What Is A Terrarium?
As a homeowner, you may be wondering what a terrarium is and how it works?
- A terrarium is a miniature garden that is enclosed in a container.
- It can be made from various materials, including glass, plastic, or metal.
Types of Terrariums
The most common type of terrarium is the closed terrarium, sealed off from the outside environment. This terrarium is low maintenance and can be kept on a desk or tabletop.
Terraria are also available in open form, which allows you to mix and match plants more efficiently. In a nutshell, closed terrariums have removable lids, and open ones don't.
No matter the type you choose, a terrarium makes a fun and interesting addition to any home.
What is a Terrarium Ecosystem?
A terrarium's ecosystem is a self-sustaining plant environment designed to replicate the natural cycles for adequate growth successfully.
How do Terrariums Work?
Closed terrariums can be termed indoor gardens in closed containers, and they offer a specialized environment conducive to the growth of plants. Courtesy of the transparent walls, plants will access light and heat. The closed container, coupled with the heat, forms a water cycle on a small scale.
This cycle comes into play since moisture from the plant and potting soil evaporates in the raised temperatures in the terrarium. The vapor condenses on the container's walls and ultimately drops back to the soil.
Consequently, the constant water supply creates the perfect environment for plant growth and keeps the plants from drying out.
Also, the light penetrating the transparent walls of the terrarium creates ideal conditions for photosynthesis, which is crucial to plant growth. Note that terrariums are self-nourishing when sealed, meaning they need minimal maintenance.
Types of Plants that are Ideal for Terrariums
You can grow an impressive array of plants in a terrarium, encompassing desert, woodland, and tropical plants. However, plants whose growth habit is low and dense are recommended. Avoid mixing plants with broad differences in temperature, water, and light requirements to be on the safe side.
When choosing plants for your terrarium, avoid plants that grow too rapidly or too large since they'll take over the whole space. Pruning the overgrowth will only take you so far, and it can become cumbersome to replant overgrown plants consistently. Picking highly-aggressive plants will most likely overpower your terrarium without regular intervention.
Let's check out some ideal plants for your terrarium:
- Birds Nest
- Button Ferns
- Pitcher plants
- Sundew plants
- Venus flytraps
Benefits of Having Terrariums in Your Home?
There are many benefits you can get from terrariums, including:
- Terrariums are perfect for plants that would have found it challenging to thrive in dry air
- They offer compact space for a miniaturized garden
- You can utilize artificial light, for instance, LED, effectively
- Terrariums don't require constant watering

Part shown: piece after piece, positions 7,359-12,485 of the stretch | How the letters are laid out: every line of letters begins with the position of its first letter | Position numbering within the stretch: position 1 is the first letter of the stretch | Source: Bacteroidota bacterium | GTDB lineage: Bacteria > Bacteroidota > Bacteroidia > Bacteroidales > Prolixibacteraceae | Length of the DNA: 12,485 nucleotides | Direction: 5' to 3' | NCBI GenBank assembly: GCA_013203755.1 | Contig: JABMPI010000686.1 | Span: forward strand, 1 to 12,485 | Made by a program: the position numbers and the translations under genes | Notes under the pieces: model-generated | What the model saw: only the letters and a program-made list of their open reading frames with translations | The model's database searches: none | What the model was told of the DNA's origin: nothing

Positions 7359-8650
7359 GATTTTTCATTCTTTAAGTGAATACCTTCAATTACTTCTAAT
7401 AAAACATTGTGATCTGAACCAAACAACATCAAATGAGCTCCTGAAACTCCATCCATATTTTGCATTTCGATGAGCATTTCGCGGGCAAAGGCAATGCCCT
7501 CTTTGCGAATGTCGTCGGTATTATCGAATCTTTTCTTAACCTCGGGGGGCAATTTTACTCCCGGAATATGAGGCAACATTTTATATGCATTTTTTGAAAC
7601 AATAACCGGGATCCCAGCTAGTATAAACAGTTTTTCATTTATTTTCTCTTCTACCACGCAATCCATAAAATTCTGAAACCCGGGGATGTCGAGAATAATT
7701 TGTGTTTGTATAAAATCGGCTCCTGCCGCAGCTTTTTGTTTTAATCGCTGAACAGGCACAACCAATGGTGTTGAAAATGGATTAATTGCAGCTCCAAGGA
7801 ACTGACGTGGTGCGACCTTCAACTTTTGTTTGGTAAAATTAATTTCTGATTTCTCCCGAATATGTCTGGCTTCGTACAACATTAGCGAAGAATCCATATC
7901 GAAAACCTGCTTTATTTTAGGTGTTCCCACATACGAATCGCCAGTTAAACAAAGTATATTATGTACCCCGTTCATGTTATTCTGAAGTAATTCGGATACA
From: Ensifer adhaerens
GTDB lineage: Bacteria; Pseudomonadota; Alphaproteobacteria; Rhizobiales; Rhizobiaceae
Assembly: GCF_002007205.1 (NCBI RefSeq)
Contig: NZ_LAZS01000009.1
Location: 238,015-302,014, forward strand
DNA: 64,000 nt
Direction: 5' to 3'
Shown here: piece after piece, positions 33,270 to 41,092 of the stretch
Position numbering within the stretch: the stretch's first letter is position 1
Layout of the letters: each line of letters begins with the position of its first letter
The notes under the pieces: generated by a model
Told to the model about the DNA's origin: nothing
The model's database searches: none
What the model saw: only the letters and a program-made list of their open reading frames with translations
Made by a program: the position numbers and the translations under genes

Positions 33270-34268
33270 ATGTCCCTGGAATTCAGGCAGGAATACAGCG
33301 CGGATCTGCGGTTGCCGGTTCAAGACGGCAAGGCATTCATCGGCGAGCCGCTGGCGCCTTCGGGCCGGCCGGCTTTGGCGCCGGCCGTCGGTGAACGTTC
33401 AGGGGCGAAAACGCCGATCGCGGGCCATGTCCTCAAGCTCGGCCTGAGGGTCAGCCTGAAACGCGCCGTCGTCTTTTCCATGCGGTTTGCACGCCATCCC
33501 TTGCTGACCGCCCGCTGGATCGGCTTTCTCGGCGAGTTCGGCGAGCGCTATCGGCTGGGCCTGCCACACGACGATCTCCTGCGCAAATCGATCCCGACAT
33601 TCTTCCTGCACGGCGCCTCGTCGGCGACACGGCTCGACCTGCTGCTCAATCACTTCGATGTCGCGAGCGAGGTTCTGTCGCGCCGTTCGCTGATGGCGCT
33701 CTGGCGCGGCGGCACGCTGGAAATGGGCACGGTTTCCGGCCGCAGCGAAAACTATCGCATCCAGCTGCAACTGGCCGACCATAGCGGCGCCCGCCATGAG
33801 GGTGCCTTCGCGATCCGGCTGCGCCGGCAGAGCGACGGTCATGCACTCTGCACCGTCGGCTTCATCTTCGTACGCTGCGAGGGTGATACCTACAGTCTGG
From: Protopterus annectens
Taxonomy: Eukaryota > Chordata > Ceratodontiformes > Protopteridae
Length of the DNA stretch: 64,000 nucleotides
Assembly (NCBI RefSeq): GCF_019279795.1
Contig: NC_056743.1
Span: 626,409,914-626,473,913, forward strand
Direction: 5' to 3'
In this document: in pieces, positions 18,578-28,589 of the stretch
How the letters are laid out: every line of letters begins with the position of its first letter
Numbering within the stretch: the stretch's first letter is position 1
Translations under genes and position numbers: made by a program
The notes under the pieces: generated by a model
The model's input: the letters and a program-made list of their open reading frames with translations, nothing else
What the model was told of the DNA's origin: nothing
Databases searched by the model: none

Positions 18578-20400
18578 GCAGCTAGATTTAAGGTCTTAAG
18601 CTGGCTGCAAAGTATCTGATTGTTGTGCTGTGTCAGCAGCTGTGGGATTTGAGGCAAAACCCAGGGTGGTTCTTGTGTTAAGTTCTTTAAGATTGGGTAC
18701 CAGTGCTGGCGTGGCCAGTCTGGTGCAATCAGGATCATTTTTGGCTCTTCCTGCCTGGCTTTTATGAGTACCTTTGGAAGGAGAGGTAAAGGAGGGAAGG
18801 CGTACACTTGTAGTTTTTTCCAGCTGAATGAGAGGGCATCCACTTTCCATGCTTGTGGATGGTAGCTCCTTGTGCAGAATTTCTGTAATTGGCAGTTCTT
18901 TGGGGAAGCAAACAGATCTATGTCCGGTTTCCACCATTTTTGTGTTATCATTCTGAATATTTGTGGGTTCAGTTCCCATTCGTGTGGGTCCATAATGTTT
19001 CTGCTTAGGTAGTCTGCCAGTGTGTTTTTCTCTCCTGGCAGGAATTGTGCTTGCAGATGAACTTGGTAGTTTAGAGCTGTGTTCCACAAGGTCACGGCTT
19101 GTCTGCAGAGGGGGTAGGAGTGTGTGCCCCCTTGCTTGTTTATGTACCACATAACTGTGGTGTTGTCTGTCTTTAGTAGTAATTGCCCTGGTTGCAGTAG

Frequently Asked Questions about Terrariums
If you are planning to introduce terrariums in your home or office, there is terrarium information that you must have at your fingertips. Here are some handy tips on how to care for your new terrarium.
Is it Necessary to Water Terrariums?
The answer is yes, but not as regularly as your typical indoor plants. First, the terrarium's ecosystem supports water recycling rather than evaporation, as seen with regular indoor plants. This calls for very minimal watering. Also, people tend to plant hardy plants that don't need constant watering.
How Often Should You Water Terrariums?
Water your plants minimally to avoid wreaking havoc with the microclimate. You can water them once every month on average. If the condensation in the closed terrarium increases significantly, halt or reduce the watering.
Watering Open Terrariums
Water pooled at the bottom can drown the roots, so you're advised to water lightly once every week. You can use a spray bottle or watering can.
Why is Activated Charcoal Used in the Terrarium?
Using activated charcoal to eliminate toxins and neutralize odors in your terrarium is a great idea. Never use briquettes. Introduce half an inch to one inch of charcoal between the topsoil and the lower drainage material to act as a mild buffer and absorb chemicals, bacteria, and smells.
What Should I Know About Humidity and Closed Terrariums?
Sealed terrariums usually facilitate increased ambient air moisture. To avoid problems with humidity, protect the terrarium from temperature, water, and light extremes.
At times, misting works wonders to keep plants moist. However, note that it only reduces the watering frequency, but it's not an alternative.
What Are The Ideal Terrarium Lighting Conditions?
While sunlight is crucial to terrariums, direct sunlight can scorch your plants. This is why you should mind where you locate your terrarium. Avoid placing it in front of a window in the line of direct sunlight. The best option is to place them where indirect light can hit them, although you can use artificial light, for instance, LEDs.
Terrariums – Buy or DIY?
While there is a mind-blowing array of terrariums in stores, maybe you'd prefer DIY terrariums. The best news is that terrariums can be as affordable as the houseplants and the potting soil you settle for.